How to save energy in a share house
13 May 2019
Keeping costs down in a house of three, four or more can be a little tricky. So here's some energy saving tips to make sure it’s good times, all the time!
At Origin, we acknowledge the role we need to play in transitioning to a lower carbon future in order to deliver affordable and sustainable energy to our customers.
We’re committed to leading the transition to a cleaner and smarter energy system that Australians can be proud of - one that achieves the reliable and affordable energy customers expect and deserve.
Origin was the first Australian company to set an emissions reduction target independently endorsed by the international Science Based Target Initiative (SBTi) as aligning with the Paris Agreement’s goal of limiting global warming to 2°C.
Our target forms part of the climate change action framework We Mean Business, which was established to accelerate corporate action on climate.
Under our target, Origin has committed to halve our direct emissions by 2032 by exiting coal, increasing reliance on gas as a lower emissions alternative to coal and increasing our interests in renewables.
To work towards halving our Scope 1 and 2 emissions by 2032, we are targeting for renewables and storage to make up more than 25 per cent of our generation mix by 2020. Since March 2016, we committed to 1,200 megawatts of new wind and solar projects since 2016, including Moree Solar Farm in NSW, Darling Downs Solar Farm in Queensland, Bungala Solar Farm in South Australia and the mega Stockyard Hill Wind Farm in Victoria - enough to power all the homes in Ballarat, Adelaide and Newcastle combined.*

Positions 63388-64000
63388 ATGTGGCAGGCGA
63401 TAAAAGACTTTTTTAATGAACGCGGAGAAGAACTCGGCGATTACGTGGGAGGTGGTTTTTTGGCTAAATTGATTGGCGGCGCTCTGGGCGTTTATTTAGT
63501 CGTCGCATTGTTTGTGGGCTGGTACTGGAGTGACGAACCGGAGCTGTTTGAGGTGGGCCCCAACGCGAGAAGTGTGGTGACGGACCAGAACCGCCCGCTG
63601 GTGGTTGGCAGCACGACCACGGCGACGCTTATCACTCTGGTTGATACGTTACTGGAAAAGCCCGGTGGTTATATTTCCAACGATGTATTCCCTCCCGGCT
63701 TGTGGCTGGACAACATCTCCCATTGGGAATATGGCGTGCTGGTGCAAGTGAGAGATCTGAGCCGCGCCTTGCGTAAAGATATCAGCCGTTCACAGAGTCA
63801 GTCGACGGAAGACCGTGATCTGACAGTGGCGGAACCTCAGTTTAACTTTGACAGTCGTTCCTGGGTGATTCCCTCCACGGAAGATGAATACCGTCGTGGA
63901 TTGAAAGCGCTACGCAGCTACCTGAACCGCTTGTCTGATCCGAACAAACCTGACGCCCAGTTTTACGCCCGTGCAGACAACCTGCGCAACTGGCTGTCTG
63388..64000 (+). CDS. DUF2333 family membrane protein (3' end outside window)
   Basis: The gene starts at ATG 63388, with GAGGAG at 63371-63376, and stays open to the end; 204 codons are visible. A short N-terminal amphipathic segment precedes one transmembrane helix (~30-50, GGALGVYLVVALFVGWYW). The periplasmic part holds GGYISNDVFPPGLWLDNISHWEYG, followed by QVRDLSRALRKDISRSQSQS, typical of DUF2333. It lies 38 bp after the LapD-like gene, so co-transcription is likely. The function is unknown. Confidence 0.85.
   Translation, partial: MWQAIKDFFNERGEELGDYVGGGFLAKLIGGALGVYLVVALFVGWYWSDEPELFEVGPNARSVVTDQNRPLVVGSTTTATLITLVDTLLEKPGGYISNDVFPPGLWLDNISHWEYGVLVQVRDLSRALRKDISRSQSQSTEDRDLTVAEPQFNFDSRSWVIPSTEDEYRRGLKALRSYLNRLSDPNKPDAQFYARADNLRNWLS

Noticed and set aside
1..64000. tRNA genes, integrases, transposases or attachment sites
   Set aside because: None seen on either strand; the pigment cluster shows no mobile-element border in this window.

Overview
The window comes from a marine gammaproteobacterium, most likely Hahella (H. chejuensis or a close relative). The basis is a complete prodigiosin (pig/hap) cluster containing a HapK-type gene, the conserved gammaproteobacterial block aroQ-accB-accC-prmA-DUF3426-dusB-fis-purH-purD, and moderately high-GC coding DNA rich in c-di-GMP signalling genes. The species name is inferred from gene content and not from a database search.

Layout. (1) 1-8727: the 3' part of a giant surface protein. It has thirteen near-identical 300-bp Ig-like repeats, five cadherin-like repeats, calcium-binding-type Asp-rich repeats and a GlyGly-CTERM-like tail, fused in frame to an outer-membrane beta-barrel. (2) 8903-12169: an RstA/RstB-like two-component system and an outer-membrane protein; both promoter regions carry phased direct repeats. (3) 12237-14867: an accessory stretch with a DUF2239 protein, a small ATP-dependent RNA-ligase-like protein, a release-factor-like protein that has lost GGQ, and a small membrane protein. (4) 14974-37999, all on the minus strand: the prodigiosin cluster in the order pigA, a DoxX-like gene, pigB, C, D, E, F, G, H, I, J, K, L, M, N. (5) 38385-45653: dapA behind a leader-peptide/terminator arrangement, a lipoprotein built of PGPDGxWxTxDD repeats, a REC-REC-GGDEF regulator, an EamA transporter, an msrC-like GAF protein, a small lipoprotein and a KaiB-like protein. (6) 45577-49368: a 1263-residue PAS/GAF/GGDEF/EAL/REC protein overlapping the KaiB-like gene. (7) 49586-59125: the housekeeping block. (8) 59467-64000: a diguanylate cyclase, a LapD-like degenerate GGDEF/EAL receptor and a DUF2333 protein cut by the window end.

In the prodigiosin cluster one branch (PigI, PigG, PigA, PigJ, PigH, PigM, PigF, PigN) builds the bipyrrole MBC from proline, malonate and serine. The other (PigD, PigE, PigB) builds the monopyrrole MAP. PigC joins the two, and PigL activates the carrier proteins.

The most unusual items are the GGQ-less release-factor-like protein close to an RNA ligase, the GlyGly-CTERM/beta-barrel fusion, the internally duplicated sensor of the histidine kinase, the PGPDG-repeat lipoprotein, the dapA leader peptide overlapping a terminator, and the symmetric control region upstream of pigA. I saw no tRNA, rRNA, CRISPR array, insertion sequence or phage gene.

We are also working to see how large-scale storage will play a role in energy reliability and security. In 2018, Australia’s first large-scale storage project, Lakeland Solar and Storage, was commissioned, with Origin buying all the energy from the 10.8 megawatt North Queensland facility.
We’re also making sure our fleet of lower emissions peaking gas-fired generators is ready to play an increasingly important role in maintaining energy security.
In North Queensland, we are installing a 4 MWh battery to our Mt Stuart power station – the first time in Australia a grid-scale battery will be connected to an open-cycle gas-fired turbine – which will allow Mt Stuart to restart the grid in the event of a system-wide outage due to a major event such as a cyclone. At our Quarantine power station in South Australia, we commissioned a new fast-start aero-derivative turbine that can start up in as little as three minutes, which will help support growth in renewables by stepping quickly in to maintain supply.
Our We Mean Business target will also see Origin close its only coal-fired power station - Eraring - at the end of its operational life by 2032.
Origin is also helping residential and business customers by providing the tools to more easily understand their energy usage, reduce their carbon footprint and save money.
We’re calling for business customers to take part in a national demand management trial with Tempus Energy that will help them save money and reduce emissions by using AI to run appliances and machinery when energy costs are cheaper – typically when renewables are generating.
Origin is also developing its first Virtual Power Plant in Victoria, linking 600 businesses and residents using cloud-based demand management software which will allow them to dispatch power back to the grid much like a traditional centralised power plant.
And in the home, customers with smart meters have access to detailed breakdowns of what appliances are costing to run in their homes through Usage Buster, while Home HQ is giving customers the ability to control home appliances using their phones or Amazon Alexa.
We are always looking to make energy easier through the latest technology and our work with global start-up accelerator Free Electrons gives us access to the best new ideas from the start-up world.
To find out what else we're doing to transition to a cleaner energy future, check out our Sustainability page.
*1Figure based on an average daily household consumption level of 16kWh and estimated capacity factors across all solar and wind projects.